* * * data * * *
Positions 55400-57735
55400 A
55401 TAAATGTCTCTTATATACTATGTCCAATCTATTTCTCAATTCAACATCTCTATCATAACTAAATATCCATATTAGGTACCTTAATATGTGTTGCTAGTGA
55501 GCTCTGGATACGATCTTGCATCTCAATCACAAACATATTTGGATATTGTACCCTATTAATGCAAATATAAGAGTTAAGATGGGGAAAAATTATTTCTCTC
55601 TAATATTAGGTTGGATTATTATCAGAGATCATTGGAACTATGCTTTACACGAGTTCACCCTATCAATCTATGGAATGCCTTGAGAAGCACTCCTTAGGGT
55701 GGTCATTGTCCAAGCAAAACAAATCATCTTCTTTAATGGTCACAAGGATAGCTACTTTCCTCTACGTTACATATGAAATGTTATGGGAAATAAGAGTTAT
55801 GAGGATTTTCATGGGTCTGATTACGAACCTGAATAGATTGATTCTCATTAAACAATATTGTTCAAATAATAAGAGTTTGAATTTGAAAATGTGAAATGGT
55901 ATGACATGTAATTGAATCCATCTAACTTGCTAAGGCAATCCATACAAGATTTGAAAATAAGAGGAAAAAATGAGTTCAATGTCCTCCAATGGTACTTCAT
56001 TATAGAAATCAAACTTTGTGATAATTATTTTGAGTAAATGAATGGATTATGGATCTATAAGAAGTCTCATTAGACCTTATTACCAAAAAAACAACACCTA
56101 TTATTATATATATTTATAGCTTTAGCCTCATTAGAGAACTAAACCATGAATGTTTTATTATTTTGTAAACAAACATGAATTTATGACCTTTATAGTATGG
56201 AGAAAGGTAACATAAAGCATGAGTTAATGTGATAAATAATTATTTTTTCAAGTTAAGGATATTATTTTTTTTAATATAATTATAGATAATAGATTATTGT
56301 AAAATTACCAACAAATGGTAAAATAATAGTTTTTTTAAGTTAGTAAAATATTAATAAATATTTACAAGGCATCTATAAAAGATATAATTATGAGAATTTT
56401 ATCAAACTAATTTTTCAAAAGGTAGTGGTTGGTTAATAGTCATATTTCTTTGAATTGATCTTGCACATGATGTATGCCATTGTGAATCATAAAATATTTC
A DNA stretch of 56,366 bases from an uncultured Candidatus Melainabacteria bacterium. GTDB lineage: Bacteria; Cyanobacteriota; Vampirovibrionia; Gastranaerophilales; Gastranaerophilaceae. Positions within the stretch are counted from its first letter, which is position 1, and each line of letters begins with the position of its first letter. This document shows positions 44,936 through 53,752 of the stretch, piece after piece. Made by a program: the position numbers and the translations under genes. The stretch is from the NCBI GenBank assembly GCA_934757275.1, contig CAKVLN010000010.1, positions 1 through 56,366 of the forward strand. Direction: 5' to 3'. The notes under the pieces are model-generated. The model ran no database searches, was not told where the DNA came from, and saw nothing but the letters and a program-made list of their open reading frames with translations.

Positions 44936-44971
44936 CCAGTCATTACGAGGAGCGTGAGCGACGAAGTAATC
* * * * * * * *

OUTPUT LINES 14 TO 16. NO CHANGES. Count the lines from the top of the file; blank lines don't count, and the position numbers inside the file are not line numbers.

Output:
A DNA stretch of 56,366 bases from an uncultured Candidatus Melainabacteria bacterium. GTDB lineage: Bacteria; Cyanobacteriota; Vampirovibrionia; Gastranaerophilales; Gastranaerophilaceae. Positions within the stretch are counted from its first letter, which is position 1, and each line of letters begins with the position of its first letter. This document shows positions 44,936 through 53,752 of the stretch, piece after piece. Made by a program: the position numbers and the translations under genes. The stretch is from the NCBI GenBank assembly GCA_934757275.1, contig CAKVLN010000010.1, positions 1 through 56,366 of the forward strand. Direction: 5' to 3'. The notes under the pieces are model-generated. The model ran no database searches, was not told where the DNA came from, and saw nothing but the letters and a program-made list of their open reading frames with translations.

Positions 44936-44971
44936 CCAGTCATTACGAGGAGCGTGAGCGACGAAGTAATC